Four kids hanging out together in the garden

Developmental Milestones of Social Skills for Children

Social skills are a way of communicating with others that creates healthy and positive interactions. Children with age-appropriate social skills can communicate clearly, calmly, and respectfully with adults and their peers. They also show consideration for the feelings and interests of others.  

It’s important that social skills for children are built on and developed from early childhood. Of course, they’re not learned at once but refined throughout child development milestones.

The importance of social skills

Good social skills provide many benefits to young children in many social situations and interactions. Additionally, such skills can often lead to success in many areas from school settings to personal lives.

Social skills help children: 

  • Form positive relationships 
  • Have conversations 
  • Develop body language 
  • Cooperate 
  • Share 
  • Play together 

Having well-developed social skills also leads to improved mental capacity, cognitive abilities, and overall mental health.   

Basic social skills start to develop in a newborn between birth and four weeks old when a child is learning how to interact with their caregivers and environment. Social communication for a young child at this age may look like: 

  • Smiling 
  • Making eye contact 
  • Imitating 
  • Crying 

How family members react to their child’s social skills will teach them how to respond in the future to meet their wants and needs. Social milestones may be affected or enforced by how a parent reacts to a situation because children will observe others to learn behaviors. How adults model behaviors when responding to fear, surprises, other adults, children, and more will be processed by a child and influence the child’s responses.  

Social emotional learning in child development 

These basic social skills learned early on are also related to a child’s emotional development as they learn how to respond to:

  • Conflict resolution 
  • Active listening 
  • Empathy 
  • Relationship management 
  • Self-control 
  • Basic etiquette like when to say “please” or “thank you” 
  • Making eye contact 
  • Learning the names of casual acquaintances 
  • Apology 
  • Asking questions during a conversation 
  • Reading body language 
  • And more 

Social and emotional development are connected by a child’s experience, reaction to the experience, and how to regulate their response depending on their experience. This is important for building relationships with their peers as they enter school-age and into adolescence.  

If a child does not express age-appropriate social interaction or emotional regulation, it may affect their relationships with others and their ability to self-regulate.  

All children are unique and may not reach these milestones at the same time as other children; however, if you are concerned about your child’s social and emotional development, please consider how Occupational Therapy could benefit your child.  

What are the milestones of social development during childhood?  

Social development in childhood often looks like play. It considers how a child interacts with their caregivers and later their peers. A child is also developing emotionally while developing their social skills.  

You may notice some emotional responses present in social settings that are new to your child or possibly overwhelming for your child. You can encourage social development by talking to your child and facilitating socializing with other children as soon as you feel comfortable. Here’s what social behavior can look like for different milestones:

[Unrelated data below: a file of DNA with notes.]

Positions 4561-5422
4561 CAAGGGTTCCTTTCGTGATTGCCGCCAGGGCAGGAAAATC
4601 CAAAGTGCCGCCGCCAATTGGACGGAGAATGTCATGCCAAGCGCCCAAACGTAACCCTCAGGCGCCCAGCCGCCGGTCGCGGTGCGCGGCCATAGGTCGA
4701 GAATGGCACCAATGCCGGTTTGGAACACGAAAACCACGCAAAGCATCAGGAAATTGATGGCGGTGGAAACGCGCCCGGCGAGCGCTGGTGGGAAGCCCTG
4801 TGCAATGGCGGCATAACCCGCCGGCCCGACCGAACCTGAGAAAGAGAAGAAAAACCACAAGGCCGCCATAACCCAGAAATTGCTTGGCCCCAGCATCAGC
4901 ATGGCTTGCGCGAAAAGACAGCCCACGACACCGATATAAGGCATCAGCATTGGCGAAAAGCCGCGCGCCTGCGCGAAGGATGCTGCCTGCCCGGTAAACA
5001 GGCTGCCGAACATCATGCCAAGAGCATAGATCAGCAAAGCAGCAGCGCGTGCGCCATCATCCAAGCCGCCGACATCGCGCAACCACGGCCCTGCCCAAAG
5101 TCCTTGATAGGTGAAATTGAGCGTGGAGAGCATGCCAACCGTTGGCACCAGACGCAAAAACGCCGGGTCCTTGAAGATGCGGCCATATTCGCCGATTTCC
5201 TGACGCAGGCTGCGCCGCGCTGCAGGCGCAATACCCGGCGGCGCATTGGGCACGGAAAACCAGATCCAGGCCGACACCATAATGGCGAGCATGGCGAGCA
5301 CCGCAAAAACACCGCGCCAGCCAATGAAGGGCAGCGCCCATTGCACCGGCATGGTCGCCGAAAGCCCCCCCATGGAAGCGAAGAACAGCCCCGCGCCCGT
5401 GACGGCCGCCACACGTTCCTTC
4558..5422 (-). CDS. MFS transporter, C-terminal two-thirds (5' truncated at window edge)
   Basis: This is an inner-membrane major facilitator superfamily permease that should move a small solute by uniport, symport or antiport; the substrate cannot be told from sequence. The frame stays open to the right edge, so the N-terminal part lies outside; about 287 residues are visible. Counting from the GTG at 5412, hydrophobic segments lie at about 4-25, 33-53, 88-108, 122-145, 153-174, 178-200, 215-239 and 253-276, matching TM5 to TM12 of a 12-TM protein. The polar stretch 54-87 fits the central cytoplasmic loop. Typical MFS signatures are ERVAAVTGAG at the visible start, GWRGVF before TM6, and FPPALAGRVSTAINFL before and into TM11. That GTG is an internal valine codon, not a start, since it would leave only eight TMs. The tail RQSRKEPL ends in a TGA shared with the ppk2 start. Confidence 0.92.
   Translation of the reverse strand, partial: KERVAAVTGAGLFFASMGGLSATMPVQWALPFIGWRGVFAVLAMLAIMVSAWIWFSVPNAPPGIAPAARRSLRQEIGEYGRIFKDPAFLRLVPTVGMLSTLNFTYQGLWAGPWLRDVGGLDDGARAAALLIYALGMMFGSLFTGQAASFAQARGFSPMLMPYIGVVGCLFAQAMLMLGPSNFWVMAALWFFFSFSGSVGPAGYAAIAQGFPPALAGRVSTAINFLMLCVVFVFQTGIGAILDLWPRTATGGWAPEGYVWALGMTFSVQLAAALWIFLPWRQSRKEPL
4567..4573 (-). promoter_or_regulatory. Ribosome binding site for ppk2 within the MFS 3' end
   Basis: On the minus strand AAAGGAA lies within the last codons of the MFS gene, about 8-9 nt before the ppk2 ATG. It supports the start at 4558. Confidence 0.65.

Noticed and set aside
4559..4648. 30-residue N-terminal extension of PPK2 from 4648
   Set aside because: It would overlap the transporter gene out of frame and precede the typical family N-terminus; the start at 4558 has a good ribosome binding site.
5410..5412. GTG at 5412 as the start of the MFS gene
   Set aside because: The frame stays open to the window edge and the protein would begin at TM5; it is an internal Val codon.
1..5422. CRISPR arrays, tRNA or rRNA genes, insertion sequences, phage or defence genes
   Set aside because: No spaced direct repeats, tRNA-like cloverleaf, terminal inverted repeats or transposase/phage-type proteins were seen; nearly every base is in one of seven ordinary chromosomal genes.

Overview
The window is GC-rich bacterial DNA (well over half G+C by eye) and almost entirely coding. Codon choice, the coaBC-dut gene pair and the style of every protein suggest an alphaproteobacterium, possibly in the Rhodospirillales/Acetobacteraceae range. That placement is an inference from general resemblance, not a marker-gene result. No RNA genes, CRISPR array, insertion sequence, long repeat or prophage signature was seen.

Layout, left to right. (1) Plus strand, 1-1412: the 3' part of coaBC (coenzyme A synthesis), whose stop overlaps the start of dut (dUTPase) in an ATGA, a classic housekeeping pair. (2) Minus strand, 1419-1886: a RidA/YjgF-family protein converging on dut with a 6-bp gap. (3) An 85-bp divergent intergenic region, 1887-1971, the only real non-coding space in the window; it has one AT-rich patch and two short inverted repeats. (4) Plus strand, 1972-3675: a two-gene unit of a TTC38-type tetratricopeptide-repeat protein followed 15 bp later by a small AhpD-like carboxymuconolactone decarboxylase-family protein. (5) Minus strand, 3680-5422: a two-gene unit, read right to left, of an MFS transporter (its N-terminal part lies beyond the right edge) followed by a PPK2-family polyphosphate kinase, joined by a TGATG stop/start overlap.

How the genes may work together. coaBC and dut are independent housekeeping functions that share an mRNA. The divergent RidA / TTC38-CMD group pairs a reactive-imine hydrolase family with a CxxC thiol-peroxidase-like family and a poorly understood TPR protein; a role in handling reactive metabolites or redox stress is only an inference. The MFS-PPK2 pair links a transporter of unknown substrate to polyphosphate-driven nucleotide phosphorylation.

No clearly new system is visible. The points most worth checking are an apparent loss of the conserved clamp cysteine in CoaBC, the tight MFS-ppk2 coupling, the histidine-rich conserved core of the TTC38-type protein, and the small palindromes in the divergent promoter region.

Toddlers begin to learn how to interact with others. As they develop and perceive their individuality within their community, they also gain skills to communicate with others and process their actions.  


Preschool-aged children begin regulating emotions, sharing with others, and following directions. These skills in early childhood lay the foundation for developing literacy, numeracy, and other cognitive abilities critical for success in school and life for a young child.  


School-age children are advancing toward adolescence, and peer friendships become very important in their social and emotional development. Their sense of independence increases, along with their confidence to solve problems and perhaps take risks. In adolescence, healthy emotional development is marked by a gradually increasing ability to perceive, assess and manage emotions. This biological process is driven by physical and cognitive changes and is heavily influenced by context and environment.  

Examples of places you can take your child to socialize include: 

  • Play Groups 
  • Sports or Tumble Classes  
  • Library 
  • Camp 
  • Local Activities  
  • Parks or Playgrounds 
  • Children’s Museum  
  • Relative’s house or family gatherings   

This will build up their social behavior skills in an age-appropriate setting and increase their confidence in their ability to communicate and play with others. By encouraging these interactions when age-appropriate, you can also promote positive experiences and model behaviors appropriate in these settings.  

This may look like:  

  • Teaching a child how to introduce themselves 
  • Interacting with appropriate manners 
  • Following instructions 
  • Asking for help  

As a child ages, these social interactions and settings will look different, but encouraging an independence-seeking child to join clubs or school programs they are interested in will continue to form their social skill development.   

Social Skills Development Delays  

Social interactions and skills can be categorized by different milestones reached throughout childhood. Many factors can impact your child and the development of their social skills, and others should be considered before addressing any potential delay.  

Some factors that impact social skill development include: 

  • Trouble understanding social cues 
  • Communication with others  
  • Carrying on a two-way conversation 
  • Difficulty with self-control 
  • Language barriers 
  • Mental health issues 
  • Genetic or hereditary condition